Preserving our literary heritage
By Petamber Persaud
June 25, 2006
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Dabydeen received his tertiary education in Canada, gaining a B.A. from Lakehead University and an M.A. from Queen’s University. His M.A. thesis was on the poetry of Sylvia Plath. He lectured at universities in North America including Cornell, Iowa, Florida, and Penn State. At present, he’s attached to the Department of English, University of Ottawa.
He was a founder-member of the League of Canadian Poets, of PEN International (Canada Chapter), and the United States Association for Commonwealth Languages & Literature Studies. During the 1970s and 1980s, he was involved in The Canadian-Asian Studies Association.
For many years, he worked with the Canadian Government on human rights issues.
The bulk of his writing was done in Canada where he took courses in creative writing and where his recent novel, DRUMS OF MY FLESH, was a finalist in the Ottawa Book Prize.
But Cyril Dabydeen was born in British Guiana in the year 1945. A cousin to David Dabydeen, and a contemporary of Arnold Itwaru and Janice Shinebourne, Cyril Dabydeen was born in Canje Village, East Berbice, to a farmer father (who recently passed away in Guyana) and a seamstress mother.
He received his primary education in Canje, Berbice, before going on to the Teachers’ Training College, Georgetown. Between 1961 and 1970, he taught at St. Patrick’s Anglican School, Berbice.
Dabydeen was an avid reader, a characteristic that drew him into writing. The long hours he spent at the British Council Library and the Public Library in New Amsterdam were well invested. At the latter institution, he said, he would go over past issues of KYK-OVER-AL (edited by A. J. Seymour) again and again, studying the works of established and emerging writers, hoping to see himself in print one day. Another push towards writing came from the fact that Edgar Mittelholzer, born in New Amsterdam, was making waves in the literary arena at the time. That nearness to greatness was infectious – urging Dabydeen to write.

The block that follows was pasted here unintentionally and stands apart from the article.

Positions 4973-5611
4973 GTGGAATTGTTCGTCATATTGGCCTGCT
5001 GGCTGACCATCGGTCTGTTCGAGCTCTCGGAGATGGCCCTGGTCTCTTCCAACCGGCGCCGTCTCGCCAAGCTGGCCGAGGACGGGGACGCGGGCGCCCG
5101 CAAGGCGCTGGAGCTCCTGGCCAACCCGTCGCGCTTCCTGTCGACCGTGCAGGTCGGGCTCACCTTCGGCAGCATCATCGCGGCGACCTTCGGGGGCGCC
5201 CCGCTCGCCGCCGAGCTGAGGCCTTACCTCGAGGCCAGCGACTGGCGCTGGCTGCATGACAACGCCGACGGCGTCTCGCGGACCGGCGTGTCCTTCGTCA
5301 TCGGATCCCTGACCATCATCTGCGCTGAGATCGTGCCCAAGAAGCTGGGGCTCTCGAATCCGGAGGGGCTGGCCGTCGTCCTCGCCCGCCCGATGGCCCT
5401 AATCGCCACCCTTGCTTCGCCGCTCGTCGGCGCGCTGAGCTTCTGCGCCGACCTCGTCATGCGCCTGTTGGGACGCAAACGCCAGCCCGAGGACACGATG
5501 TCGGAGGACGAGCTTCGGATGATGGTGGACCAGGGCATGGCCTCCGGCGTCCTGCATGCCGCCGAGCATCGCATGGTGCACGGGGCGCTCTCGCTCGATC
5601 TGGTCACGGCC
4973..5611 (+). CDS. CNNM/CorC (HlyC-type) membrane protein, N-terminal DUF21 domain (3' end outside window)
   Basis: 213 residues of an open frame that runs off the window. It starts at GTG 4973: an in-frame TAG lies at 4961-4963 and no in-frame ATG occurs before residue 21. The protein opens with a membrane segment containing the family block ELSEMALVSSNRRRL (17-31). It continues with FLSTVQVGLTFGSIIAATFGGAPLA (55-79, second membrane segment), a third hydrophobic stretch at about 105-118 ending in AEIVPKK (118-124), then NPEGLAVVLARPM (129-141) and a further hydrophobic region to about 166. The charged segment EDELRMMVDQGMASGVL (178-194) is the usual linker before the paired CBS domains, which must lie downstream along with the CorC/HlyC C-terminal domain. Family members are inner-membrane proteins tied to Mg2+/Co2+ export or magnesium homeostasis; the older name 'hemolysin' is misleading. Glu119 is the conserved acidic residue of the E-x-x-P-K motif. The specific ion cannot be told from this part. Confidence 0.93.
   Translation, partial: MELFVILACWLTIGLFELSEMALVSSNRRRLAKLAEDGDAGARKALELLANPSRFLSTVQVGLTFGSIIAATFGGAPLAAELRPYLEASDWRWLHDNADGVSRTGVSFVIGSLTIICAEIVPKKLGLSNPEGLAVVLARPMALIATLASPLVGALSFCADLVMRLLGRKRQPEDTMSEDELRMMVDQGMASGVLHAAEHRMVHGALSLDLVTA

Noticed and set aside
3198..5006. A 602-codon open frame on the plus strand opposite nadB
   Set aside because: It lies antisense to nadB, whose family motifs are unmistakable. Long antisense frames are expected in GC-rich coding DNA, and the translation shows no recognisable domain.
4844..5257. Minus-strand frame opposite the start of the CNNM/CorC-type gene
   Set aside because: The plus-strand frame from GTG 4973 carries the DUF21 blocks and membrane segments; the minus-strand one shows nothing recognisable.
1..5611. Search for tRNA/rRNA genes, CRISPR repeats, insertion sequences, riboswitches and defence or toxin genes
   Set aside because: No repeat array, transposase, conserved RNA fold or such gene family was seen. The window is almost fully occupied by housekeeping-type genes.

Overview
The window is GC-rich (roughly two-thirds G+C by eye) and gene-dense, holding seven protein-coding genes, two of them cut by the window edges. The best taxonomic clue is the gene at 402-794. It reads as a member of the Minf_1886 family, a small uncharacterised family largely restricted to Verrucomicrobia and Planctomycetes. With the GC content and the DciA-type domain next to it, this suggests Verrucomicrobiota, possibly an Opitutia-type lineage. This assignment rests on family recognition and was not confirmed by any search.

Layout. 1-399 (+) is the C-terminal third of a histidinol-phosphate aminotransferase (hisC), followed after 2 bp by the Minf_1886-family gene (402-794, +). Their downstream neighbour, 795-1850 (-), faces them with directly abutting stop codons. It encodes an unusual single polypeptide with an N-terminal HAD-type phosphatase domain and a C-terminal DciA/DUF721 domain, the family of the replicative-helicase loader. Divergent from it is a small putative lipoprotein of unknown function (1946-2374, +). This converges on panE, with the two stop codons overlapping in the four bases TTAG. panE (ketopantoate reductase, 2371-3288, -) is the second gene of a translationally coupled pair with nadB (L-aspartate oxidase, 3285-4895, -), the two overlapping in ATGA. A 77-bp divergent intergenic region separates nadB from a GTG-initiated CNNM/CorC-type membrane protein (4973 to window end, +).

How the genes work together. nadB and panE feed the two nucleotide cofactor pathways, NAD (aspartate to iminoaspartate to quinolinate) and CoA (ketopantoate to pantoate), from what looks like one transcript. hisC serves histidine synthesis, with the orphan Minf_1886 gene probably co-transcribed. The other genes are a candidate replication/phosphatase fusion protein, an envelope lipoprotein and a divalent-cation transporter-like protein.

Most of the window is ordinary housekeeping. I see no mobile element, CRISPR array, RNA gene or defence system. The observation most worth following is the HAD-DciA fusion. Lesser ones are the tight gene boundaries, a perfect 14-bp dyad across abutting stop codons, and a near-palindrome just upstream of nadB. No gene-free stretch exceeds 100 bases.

Dabydeen started writing in his teens, falling under the influence of Tagore’s Gitanjali in much the same way as J. W. Chinapen and many other writers from that county. Dabydeen’s first poems were published in the Berbice Times. The first draft of the novel, THE WIZARD SWAMI, was written during that early visitation of the muse coupled with the reading of by V. S. Naipaul’s novels.
With the need to write came the need to connect with other writers. With Arnold Itwaru, (another Berbice-born writer living in Canada), Dabydeen founded the literary group, ‘Aspirants’, that fizzled out too soon for the lack of a literary infrastructure in the county of Berbice, a matter Dabydeen discussed with Martin Carter who was a ‘seminal influenced’ on Dabydeen’s writing.
In 1964, he won the Sandbach Parker Gold Medal for poetry and in 1967, the A. J. Seymour Lyrical Prize. It was during that period, the National History and Arts Council (NHAC) paid special interest in his work, harnessing his thoughts. Those interviews were done by Seymour and Wordsworth McAndrew.
Sheik Sadeek, who was attached to NHAC and had acquired a printing press, published Dabydeen’s first collection, POEMS OF RECESSION.
The push factor to migrate to a place where the literary climate was more conducive intensified as he listened to ‘Caribbean Voices’, a BBC radio programme produced by Henry Swanzy featuring the poetry and short fiction by Caribbean Writers. Eventually, he succumbed to the call of those voices of Caribbean writers who were making a name for themselves in the Diaspora.
In 1970, he migrated to Canada from where he eventually gained international recognition. His work (some translated into foreign languages) is studied in universities in North American, India, Brazil and in Europe. His novel THE WIZARD SWAMI was taught at the M.A. -level literature course at Jawaharlall Nehru University, Delhi, India.
His poetry, short fiction and essays can be found in major literary publications around the world including Kaie, New World, Kyk-over-Al, The Caribbean Writer, Ariel, Exempla (W. Germany), Kunapipi (Australia), Kavya Bharati (India), World Literature Today, and Wasafiri.
He is honoured to have his work selected for significant anthologies including ‘The Penguin Book of Caribbean Verse’, ‘India in the Caribbean’, ‘Caribbean New Wave: Contemporary Short Stories’, ‘Companeros: Writings about Latin America’, ‘The Heinemann Book of Caribbean Verse’ and ‘The Oxford Book of Caribbean Verse’.
So far Cyril Dabydeen has published four novels, eight collections of short fiction, and ten books of poetry.
A prolific writer, Dabydeen remains a significant voice of the Indo-Guyanese-Canadian Diaspora, focusing on theme of cultural clash, identity and alienation, expressing ‘strong sympathies for the poor’ and revealing the ‘hard ironies of existence’.
Sources: * Email correspondences with Dabydeen during 2006 * Online information